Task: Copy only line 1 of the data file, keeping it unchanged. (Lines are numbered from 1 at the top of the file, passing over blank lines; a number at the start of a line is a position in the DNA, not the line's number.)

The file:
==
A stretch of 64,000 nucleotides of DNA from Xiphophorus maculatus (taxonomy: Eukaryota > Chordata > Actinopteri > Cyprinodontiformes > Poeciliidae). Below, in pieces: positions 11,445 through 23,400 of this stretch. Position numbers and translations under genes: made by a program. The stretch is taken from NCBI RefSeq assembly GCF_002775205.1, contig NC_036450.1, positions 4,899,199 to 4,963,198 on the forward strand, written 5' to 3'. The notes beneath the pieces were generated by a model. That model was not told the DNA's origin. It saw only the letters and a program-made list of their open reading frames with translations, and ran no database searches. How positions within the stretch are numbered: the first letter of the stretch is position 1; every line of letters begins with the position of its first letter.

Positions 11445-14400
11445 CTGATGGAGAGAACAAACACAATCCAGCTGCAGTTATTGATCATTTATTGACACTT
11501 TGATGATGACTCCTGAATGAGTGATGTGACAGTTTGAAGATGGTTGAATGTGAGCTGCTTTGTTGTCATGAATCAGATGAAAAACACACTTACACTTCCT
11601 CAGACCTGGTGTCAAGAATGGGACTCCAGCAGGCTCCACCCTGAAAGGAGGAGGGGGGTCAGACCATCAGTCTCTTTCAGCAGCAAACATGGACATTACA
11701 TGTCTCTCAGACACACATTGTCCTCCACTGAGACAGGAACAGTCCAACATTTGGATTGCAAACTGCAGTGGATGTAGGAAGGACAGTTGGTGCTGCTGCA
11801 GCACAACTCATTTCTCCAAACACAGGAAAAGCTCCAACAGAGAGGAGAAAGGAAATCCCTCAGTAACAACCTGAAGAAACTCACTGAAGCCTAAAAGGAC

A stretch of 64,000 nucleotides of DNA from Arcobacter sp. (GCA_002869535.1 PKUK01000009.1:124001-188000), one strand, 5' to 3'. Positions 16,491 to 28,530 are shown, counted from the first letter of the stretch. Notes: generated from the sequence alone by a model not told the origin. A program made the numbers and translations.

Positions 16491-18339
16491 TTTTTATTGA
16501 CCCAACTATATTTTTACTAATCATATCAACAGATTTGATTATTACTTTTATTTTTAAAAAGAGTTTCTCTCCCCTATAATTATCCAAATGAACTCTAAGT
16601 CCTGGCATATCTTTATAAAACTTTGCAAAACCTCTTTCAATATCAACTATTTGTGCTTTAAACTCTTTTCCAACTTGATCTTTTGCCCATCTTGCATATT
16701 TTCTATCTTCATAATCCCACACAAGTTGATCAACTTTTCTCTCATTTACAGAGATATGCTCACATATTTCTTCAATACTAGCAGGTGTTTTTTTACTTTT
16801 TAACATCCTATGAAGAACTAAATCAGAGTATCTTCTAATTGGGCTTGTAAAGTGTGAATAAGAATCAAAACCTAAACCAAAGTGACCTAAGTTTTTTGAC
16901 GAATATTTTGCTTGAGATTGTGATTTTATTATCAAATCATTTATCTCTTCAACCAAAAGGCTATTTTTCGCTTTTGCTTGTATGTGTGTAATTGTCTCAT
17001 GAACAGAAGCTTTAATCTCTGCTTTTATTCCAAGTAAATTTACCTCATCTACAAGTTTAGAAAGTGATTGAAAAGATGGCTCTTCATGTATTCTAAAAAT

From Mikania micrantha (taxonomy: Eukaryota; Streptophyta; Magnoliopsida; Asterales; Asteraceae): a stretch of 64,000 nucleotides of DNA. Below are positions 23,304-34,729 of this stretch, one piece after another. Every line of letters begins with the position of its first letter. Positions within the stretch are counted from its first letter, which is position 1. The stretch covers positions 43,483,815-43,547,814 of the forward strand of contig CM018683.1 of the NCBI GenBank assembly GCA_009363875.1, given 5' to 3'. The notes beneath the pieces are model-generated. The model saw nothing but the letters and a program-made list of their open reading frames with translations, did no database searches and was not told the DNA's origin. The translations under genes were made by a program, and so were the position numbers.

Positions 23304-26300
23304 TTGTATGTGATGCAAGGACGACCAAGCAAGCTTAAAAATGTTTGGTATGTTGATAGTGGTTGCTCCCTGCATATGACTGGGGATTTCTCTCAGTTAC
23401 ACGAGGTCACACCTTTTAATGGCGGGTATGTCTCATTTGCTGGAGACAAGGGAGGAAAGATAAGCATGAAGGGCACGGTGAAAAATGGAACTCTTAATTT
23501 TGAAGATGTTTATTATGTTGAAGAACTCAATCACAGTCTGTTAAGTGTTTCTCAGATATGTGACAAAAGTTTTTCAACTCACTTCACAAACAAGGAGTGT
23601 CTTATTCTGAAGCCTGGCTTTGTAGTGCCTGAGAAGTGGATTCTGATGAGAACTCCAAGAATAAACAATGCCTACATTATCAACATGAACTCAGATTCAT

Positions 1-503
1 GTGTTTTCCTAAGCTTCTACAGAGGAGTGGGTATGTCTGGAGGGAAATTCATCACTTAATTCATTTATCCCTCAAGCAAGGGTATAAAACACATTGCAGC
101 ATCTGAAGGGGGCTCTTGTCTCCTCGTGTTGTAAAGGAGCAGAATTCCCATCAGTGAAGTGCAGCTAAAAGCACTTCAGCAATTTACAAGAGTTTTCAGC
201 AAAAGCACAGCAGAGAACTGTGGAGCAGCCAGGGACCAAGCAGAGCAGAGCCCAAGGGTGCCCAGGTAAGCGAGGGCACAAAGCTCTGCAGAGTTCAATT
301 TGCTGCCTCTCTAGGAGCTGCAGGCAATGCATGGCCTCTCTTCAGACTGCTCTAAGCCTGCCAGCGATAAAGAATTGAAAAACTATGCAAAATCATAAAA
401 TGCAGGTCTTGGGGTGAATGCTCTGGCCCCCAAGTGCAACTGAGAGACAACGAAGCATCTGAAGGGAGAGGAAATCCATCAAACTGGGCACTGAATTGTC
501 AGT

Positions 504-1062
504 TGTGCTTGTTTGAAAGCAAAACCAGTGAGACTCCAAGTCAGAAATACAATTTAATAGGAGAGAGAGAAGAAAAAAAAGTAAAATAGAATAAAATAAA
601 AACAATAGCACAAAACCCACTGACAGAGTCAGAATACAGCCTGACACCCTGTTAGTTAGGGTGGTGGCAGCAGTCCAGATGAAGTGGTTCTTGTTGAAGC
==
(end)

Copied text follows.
A stretch of 64,000 nucleotides of DNA from Xiphophorus maculatus (taxonomy: Eukaryota > Chordata > Actinopteri > Cyprinodontiformes > Poeciliidae). Below, in pieces: positions 11,445 through 23,400 of this stretch. Position numbers and translations under genes: made by a program. The stretch is taken from NCBI RefSeq assembly GCF_002775205.1, contig NC_036450.1, positions 4,899,199 to 4,963,198 on the forward strand, written 5' to 3'. The notes beneath the pieces were generated by a model. That model was not told the DNA's origin. It saw only the letters and a program-made list of their open reading frames with translations, and ran no database searches. How positions within the stretch are numbered: the first letter of the stretch is position 1; every line of letters begins with the position of its first letter.